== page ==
Top court ruling may replace conscientious objectors' prison sentences with community service
ANKARA - HürriyetPrison sentences issued to conscientious objectors could be replaced with community service after the Constitutional Court annuled a clause preventing the application of judicial supervision sentences in military courts, daily Hürriyet reported May 25.
The Constitutional Court ruled that the law excluding military offenses from judicial supervision provisions due to the duality of the Turkish legal system, which separates the military and civil judiciary bodies, violated the equality principle guaranteed by the Constitution.
With the ruling, military judges will now have the alternative of not arresting soldiers doing their military service who transgress the military penal law, including conscientious objectors.
Former General Staff Military Court Chief Magistrate Mehmet Sever emphasized that it was not possible for judges to release an offender under judicial supervision. "From now on, if a soldier deserts or does not obey to a command, we will be able to release him with judicial supervision provisions, instead of arresting him," Sever said.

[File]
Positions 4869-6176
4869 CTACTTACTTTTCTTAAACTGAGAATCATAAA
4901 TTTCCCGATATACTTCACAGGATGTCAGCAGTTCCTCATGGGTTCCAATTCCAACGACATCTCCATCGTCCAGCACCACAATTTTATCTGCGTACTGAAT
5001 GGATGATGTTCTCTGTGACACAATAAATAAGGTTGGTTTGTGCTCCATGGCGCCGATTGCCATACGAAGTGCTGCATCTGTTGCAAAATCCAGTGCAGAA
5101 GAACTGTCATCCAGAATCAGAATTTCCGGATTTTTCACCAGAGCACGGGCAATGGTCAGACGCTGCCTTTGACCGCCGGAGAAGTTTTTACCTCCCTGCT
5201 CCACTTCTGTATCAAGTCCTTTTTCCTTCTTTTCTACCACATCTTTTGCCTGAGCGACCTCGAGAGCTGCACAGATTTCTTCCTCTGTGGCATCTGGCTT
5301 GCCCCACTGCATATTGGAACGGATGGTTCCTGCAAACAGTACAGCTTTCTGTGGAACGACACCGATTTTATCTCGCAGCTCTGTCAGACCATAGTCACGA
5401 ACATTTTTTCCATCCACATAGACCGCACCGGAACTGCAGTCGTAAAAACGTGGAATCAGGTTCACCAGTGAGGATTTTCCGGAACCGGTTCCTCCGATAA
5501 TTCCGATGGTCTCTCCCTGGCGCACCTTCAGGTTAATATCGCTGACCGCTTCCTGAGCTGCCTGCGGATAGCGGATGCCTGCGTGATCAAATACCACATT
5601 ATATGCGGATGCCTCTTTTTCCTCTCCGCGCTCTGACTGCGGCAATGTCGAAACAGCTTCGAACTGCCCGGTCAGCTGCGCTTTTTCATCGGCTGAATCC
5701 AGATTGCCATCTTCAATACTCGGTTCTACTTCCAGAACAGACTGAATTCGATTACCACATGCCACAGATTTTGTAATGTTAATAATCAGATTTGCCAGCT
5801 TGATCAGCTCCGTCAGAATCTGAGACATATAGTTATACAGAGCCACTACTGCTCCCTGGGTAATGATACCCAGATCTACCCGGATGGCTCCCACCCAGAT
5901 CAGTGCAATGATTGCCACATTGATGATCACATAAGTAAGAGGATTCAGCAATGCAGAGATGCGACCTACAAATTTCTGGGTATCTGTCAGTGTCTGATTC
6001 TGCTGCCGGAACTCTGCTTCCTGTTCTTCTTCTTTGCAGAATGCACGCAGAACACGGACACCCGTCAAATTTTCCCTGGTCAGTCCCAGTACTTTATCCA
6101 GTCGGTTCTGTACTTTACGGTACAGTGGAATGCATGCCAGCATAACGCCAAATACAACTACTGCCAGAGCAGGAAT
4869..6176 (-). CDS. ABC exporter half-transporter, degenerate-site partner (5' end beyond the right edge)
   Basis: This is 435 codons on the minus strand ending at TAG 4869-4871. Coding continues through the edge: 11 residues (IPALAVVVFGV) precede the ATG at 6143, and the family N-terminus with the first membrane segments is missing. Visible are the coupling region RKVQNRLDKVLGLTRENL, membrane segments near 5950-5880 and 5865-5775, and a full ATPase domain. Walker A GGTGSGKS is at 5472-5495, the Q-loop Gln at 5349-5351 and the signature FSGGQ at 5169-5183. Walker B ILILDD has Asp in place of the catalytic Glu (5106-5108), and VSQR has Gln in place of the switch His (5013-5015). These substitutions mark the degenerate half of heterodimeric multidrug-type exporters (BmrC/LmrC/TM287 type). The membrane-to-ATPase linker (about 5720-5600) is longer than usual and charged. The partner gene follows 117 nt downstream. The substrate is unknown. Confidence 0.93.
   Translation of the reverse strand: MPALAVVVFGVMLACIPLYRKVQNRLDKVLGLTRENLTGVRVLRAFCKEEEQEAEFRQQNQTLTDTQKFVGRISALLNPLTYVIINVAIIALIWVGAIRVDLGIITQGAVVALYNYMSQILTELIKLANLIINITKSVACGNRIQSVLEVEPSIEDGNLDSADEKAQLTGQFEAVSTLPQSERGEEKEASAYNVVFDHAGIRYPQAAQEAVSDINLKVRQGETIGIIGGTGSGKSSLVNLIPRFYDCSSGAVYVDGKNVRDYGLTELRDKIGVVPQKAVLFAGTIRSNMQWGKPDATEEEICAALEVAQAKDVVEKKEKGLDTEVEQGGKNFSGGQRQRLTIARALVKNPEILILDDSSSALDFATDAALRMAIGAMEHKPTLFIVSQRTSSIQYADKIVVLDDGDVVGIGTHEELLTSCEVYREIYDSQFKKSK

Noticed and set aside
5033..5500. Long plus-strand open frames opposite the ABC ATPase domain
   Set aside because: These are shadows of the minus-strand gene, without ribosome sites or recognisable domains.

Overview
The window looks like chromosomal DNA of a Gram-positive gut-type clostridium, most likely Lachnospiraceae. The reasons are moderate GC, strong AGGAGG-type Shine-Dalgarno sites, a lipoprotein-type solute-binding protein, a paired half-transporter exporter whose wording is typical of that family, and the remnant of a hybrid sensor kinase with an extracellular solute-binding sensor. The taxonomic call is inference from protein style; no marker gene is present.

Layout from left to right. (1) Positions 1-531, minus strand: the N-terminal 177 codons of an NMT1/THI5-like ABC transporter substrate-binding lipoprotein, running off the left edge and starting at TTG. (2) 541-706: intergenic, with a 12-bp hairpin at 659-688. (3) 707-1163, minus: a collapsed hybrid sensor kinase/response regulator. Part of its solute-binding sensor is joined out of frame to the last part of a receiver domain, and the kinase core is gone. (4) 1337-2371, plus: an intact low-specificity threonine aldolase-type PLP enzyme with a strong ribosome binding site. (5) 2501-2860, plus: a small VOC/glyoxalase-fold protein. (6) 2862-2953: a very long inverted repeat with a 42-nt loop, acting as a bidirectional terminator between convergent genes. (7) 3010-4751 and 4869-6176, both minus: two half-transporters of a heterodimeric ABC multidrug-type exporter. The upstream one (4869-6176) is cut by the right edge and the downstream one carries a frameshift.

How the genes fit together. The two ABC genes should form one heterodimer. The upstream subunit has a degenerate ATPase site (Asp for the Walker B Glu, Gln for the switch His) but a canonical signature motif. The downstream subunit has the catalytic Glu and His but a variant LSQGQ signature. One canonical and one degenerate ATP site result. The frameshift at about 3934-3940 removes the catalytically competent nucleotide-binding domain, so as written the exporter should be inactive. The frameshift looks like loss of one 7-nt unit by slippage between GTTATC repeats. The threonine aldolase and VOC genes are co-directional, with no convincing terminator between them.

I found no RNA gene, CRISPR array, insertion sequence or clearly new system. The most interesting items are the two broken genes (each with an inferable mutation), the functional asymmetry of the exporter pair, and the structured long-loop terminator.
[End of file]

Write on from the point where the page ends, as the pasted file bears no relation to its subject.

'It does not solve conscientious objectors' problem'
However, outspoken conscientious objector Mehmet Tarhan said the changes were did not solve the core problem for conscientious objectors as long as the obligation of doing military service was not abrogated. The European Court of Human Rights has ruled that an alternative civilian service should be implemented, said Tarhan, adding that special provisions have to be adopted for those who declare themselves conscientious objectors. "This sort of news aims to mislead [the Council of Ministers of the EU]. What the European Court of Human Rights asks is clear: The recognition of conscientious objection as a right so that the unjust treatment of the victims is resolved," he said. Tarhan also added that the risk of arrest of conscientious objectors will still remain.
Turkish Parliament's charter panel is working on a civilian alternative to compulsory military service. All four parties have reportedly agreed on introducing "civilian service" but only the Kurdish issue-focused Peace and Democracy Party (BDP) insisted on granting the right to conscientious objection.